Murder While I Smile

Murder While I Smile by Joan Smith Read Free Book Online

Book: Murder While I Smile by Joan Smith Read Free Book Online
Authors: Joan Smith
Tags: regency Mystery/Romance
where is the glory in being sold in the stalls? You may find Mrs. Radcliffe’s gothic novels there, along with chapbooks. There is nothing else for it. I must shoot off a toe and take up limping.”
    “That would hardly make the Rondeaux more interesting,” Luten replied. “Not that they aren’t plenty interesting enough,” he added hastily, when Prance squinted at him.
    “Did you really find them interesting?” Prance asked with pathetic eagerness.
    “Certainly I did.”
    “They are fascinating,” Corinne lied earnestly.
    Coffen, with an equally kind heart but less finesse, stared from Luten to Corinne with a wrinkled brow.
    “What did you think of my characterization of the dux bellorum? Both of you. The truth, now.”
    “Very interesting,” Luten said, with an earnest frown, as if recalling various intriguing details.
    “I tried to give him a broad interpretation,” Prance said, his face assuming a professional air that threatened expansion of his favorite theme.
    “I was just a little uncertain,” Coffen said, for he didn’t want to make a faux pas in his praise, “was it Arthur you meant by the dux bellorum? It might have been clearer if you had called him King Arthur.”
    “Bah! You are biased by the works of Geoffrey of Monmouth. Total fiction.”
    “Geoffrey Monmouth, you say? Can’t say I ever heard of the fellow.”
    Luten said, “We don’t know that the whole story isn’t fiction. Surely it is myth, or legend.”
    Prance shook his head at their abysmal ignorance. “The Arthur you were expecting is the product of the French Middle Ages. Arthur is much older than that. My research goes back to Nennius, the Historia Britonum, a ninth-century compilation. According to Nennius, Arthur was, in fact, a mercenary. Nothing but a professional soldier.”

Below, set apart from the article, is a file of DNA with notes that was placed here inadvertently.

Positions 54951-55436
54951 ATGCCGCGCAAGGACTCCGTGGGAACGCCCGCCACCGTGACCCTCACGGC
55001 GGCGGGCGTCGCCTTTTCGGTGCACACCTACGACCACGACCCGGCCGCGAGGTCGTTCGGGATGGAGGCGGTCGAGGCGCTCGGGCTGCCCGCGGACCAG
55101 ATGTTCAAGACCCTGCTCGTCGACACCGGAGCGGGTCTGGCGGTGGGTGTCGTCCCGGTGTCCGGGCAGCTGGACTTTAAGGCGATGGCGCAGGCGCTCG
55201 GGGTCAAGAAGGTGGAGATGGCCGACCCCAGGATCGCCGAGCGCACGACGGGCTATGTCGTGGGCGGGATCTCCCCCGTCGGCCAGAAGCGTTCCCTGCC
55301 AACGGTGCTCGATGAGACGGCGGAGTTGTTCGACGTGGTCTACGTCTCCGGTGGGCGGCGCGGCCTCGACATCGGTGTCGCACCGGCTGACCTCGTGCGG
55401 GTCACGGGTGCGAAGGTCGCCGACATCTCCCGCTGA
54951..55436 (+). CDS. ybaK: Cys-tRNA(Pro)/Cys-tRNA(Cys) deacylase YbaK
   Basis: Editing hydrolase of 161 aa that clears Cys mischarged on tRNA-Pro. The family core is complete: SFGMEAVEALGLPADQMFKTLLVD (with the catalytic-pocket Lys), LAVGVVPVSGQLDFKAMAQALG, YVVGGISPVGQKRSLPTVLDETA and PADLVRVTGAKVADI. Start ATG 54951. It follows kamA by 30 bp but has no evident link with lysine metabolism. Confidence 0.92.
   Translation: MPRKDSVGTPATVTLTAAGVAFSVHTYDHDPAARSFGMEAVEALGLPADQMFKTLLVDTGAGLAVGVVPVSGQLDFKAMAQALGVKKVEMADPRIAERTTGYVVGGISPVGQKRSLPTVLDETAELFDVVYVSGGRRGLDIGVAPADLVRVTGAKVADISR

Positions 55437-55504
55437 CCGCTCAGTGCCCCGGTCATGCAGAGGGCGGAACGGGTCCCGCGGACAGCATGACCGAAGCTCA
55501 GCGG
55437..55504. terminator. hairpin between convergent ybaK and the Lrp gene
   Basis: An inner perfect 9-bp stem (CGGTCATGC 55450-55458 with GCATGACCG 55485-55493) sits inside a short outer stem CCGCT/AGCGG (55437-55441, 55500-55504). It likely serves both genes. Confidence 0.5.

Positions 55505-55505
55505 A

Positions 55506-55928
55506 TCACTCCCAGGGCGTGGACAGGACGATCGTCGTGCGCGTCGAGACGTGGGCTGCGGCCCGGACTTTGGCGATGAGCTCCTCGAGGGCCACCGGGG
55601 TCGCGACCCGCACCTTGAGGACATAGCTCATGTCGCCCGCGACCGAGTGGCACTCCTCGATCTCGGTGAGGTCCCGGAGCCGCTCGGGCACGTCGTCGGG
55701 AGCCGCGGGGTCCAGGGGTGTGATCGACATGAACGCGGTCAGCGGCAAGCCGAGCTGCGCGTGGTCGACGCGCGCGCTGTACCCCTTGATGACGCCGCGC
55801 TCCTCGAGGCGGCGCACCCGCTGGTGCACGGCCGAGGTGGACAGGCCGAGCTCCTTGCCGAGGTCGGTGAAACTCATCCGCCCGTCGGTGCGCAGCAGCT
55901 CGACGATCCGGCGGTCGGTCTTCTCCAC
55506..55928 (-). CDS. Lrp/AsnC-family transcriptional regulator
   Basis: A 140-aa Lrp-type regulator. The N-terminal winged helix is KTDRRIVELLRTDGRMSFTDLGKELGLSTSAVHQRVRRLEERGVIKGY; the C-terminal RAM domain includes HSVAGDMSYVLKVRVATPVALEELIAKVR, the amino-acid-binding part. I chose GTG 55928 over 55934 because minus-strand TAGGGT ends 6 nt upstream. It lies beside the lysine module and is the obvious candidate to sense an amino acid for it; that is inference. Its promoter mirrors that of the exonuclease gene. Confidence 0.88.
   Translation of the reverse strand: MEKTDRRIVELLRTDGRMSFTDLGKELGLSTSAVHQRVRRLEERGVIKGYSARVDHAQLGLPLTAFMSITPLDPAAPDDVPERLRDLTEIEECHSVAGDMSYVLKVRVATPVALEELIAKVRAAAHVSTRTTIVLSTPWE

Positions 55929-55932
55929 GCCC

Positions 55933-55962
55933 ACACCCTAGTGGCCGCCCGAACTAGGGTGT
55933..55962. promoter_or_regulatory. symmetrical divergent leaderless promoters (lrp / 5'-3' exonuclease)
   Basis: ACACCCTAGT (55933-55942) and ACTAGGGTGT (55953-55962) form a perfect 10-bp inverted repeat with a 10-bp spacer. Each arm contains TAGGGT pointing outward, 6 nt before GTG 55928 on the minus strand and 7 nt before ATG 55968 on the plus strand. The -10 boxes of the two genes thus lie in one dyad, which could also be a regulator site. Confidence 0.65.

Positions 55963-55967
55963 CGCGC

“That don’t add much to the romance,” Coffen said.
    “It adds considerably to the authenticity!” Prance snapped. “It is only the French, and of course, the Welsh, who transform Arthur into a man of miracles and marvels, slaying monsters and shooting the boar.”
    “I noticed all that sort of thing was missing from the Rondeaux,” Coffen said. “It’s all arguments between leaders before the battles, then the actual battles.”
    “Naturally I tried to include some parallels to our Peninsular War, to give the works a modern meaning. I saw the dux bellorum as a symbol for our Wellington.”
    “How clever!” Corinne said. She saw he was enjoying himself and decided to indulge him with a question. “I am halfway through the book, Reg, and I have not read anything of the Round Table yet,” she said with a questioning look.
    “That is more nonsense!” Prance cried, his ire rising at this familiar complaint. “There was no mention of a Round Table until Wace’s Roman de Brut. A French author! Then Layamon, cribbing from Wace, came up with the actual carpenter and implied dimensions of the table. The table held more than sixteen hundred men. It’s ridiculous. I did the arithmetic. Do you know what the diameter of such a table would be?”
    “Nope,” Coffen said, scratching his ear and glancing along the street in a way that implied he was ready to move on.
    “One thousand and nineteen feet. That is the diameter, mind, not the circumference, and it allows only two feet apiece at a conference. This is scarcely room for a chair. Not that they had chairs at the time. At three feet each, and some of them must have been fat, the diameter would be over fifteen hundred feet. There isn’t a room in all of England big enough to hold such a table.”
    “You might squeeze it into Westminster Abbey, or Saint Paul’s,” Coffen said, in an effort to be helpful. “I never thought poetry would take so much arithmetic.”
    Luten and Corinne exchanged a look. Her lips moved unsteadily.
    Luten said, “Perhaps you are too literal, Reg. Poetic license, you know ...”
    “Need a license to write rhymes, do you?” Coffen asked. “Another dodge

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